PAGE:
The Philippines announced yesterday that the United States had agreed to spend $66.5 million to start building training and warehouse facilities at three of its military bases, under a security pact signed in 2014.
In a statement, the Philippine Department of National Defense said that construction will start next year on projects involving three Philippine bases earmarked under the Enhanced Defense Cooperation Agreement (EDCA).
“The Department is committed to accelerating the implementation of the EDCA by concluding infrastructure enhancement and repair projects, developing new infrastructure projects at existing EDCA locations, and exploring new locations that will build a more credible mutual defense posture,” the DND’s statement read.
The new projects will involve the construction of training, warehouse, and other facilities at Basa Air Base in Pampanga, Fort Magsaysay in Nueva Ecija, and Lumbia Airport Base Station in Cagayan de Oro.
Manila’s Defense Department said it is also focused on planning joint activities with U.S. forces to develop the Philippines’ individual and joint capacity “to address current security challenges.”
Signed in 2014, EDCA permitted the U.S. to deploy conventional forces in the Philippines for the first time in decades, amid growing mutual concerns about China’s assertive actions in the South China Sea. The Philippines later approved five military bases for a rotational U.S. presence, and the U.S. government this week reportedly expressed its interest in five more military facilities.
However, the implementation of the agreement stalled following the election in mid-2016 of Rodrigo Duterte, who initiated a sharp turn against the U.S., and steered his government into friendlier relations with China – despite the ongoing tensions in the South China Sea.
Duterte’s six years in power were not good for the U.S.-Philippine alliance, which is rooted in the Mutual Defense Treaty of 1951 but builds on the close relationship established during the half-century of direct U.S. colonial rule over the Philippine islands.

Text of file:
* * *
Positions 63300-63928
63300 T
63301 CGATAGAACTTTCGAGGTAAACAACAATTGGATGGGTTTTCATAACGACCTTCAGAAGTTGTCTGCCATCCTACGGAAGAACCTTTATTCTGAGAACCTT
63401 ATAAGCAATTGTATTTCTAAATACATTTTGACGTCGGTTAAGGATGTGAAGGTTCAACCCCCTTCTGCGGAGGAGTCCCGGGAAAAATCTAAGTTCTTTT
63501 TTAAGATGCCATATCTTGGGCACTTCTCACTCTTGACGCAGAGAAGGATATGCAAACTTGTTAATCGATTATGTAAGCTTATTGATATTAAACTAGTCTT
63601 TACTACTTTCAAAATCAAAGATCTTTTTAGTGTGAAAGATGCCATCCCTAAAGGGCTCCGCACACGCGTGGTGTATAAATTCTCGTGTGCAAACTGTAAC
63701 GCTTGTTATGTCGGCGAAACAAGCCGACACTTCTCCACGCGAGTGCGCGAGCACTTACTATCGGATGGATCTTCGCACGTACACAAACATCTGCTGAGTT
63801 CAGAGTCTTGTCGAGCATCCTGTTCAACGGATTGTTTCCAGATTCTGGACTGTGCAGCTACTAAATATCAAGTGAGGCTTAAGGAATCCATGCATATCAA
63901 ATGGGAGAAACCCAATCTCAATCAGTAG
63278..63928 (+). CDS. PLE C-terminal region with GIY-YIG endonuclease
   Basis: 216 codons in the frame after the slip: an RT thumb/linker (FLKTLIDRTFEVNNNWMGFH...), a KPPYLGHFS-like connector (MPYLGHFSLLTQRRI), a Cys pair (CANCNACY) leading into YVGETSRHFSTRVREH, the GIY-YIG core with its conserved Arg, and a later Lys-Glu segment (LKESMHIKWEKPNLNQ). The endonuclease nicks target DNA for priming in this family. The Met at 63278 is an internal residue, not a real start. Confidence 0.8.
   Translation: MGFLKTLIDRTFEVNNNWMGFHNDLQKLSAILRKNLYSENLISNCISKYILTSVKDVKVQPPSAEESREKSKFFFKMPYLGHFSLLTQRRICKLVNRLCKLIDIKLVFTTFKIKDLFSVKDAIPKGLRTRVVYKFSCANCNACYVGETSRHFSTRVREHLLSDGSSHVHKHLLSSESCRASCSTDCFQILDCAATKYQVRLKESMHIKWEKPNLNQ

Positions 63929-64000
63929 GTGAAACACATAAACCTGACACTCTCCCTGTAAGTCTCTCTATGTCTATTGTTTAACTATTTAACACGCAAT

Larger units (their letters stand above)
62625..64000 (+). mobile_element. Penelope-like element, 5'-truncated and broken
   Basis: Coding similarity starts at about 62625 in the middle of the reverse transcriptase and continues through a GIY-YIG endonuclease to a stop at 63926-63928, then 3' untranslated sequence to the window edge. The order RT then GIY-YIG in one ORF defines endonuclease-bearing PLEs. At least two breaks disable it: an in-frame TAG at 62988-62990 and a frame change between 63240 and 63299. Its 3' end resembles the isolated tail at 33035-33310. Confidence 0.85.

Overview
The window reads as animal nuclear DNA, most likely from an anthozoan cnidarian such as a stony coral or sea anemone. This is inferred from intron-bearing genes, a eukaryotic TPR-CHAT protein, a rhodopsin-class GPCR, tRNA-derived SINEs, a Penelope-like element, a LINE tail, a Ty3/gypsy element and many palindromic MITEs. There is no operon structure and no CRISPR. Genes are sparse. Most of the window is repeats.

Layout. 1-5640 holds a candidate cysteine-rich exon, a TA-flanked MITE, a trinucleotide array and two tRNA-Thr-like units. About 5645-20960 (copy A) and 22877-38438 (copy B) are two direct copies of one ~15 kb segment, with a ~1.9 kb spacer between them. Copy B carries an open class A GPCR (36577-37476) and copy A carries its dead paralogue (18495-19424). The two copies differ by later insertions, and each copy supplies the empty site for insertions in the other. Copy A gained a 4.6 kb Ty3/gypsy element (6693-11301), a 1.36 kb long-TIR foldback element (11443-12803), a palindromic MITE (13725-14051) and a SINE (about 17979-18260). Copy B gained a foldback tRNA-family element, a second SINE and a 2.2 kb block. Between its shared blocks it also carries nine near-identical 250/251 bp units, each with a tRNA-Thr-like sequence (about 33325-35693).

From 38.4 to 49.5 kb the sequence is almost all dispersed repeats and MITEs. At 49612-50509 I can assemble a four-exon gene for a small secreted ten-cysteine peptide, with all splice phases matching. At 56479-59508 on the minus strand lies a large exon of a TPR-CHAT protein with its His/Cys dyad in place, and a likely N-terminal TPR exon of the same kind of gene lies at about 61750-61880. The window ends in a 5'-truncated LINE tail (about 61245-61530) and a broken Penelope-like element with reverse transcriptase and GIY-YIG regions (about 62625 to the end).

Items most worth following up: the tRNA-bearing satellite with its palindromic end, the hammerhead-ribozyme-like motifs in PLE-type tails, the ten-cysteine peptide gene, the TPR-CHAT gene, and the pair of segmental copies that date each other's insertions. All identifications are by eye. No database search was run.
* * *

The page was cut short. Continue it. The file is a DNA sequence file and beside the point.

Against a general backdrop of hostility to the U.S. – Duterte refused to visit the country during his time in office – he also took aim at some of the load-bearing structures of the alliance. The most important of these was the 1998 Visiting Forces Agreement (VFA), which lays out rules for the deployment of U.S. troops in the Philippines and is vital to the implementation of security cooperation under EDCA.
In early 2020, Duterte announced that he was canceling the VFA, in retaliation for a close ally being refused a visa to visit the United States. But under pressure from his own broadly pro-American defense and security establishment, the Philippine leader held off on putting the final nail in the agreement’s coffin, announcing three successive six-month stays of the cancelation. U.S. Defense Secretary Lloyd Austin finally managed to secure the cancelation of the termination of the agreement during a visit to Manila last year.
The resumption of security cooperation under EDCA is just the latest sign that President Ferdinand Marcos Jr., who succeeded Duterte in July, is returning his country’s foreign policy to its historical mean of friendliness toward Washington. As Zachary Abuza of the National War College in Washington, D.C., put it on Twitter yesterday, “Duterte’s damage is slowly being undone.”
The Philippine announcement came ahead of a visit to the country by U.S. Vice President Kamala Harris, who will become the highest-ranking American official to fly out to the Philippine island of Palawan, which lies adjacent to the disputed Spratly Islands, where both the Philippines and China have claims.
Reuters quoted a senior Biden administration official as saying that while in Palawan, Harris is expected to meet with “residents, civil society leaders and representatives of the Philippines Coast Guard.” One U.S. observer noted that she is also likely to visit Antonio Bautista Air Base in Puerto Princesa, one of the five Philippine bases earmarked for a rotational U.S. presence under EDCA.
Harris’ trip will demonstrate Washington’s “commitment to stand with our Philippine ally in upholding the rules-based international maritime order in the South China Sea, supporting maritime livelihoods and countering illegal, unregulated, and unreported fishing,” Reuters quoted the official as saying.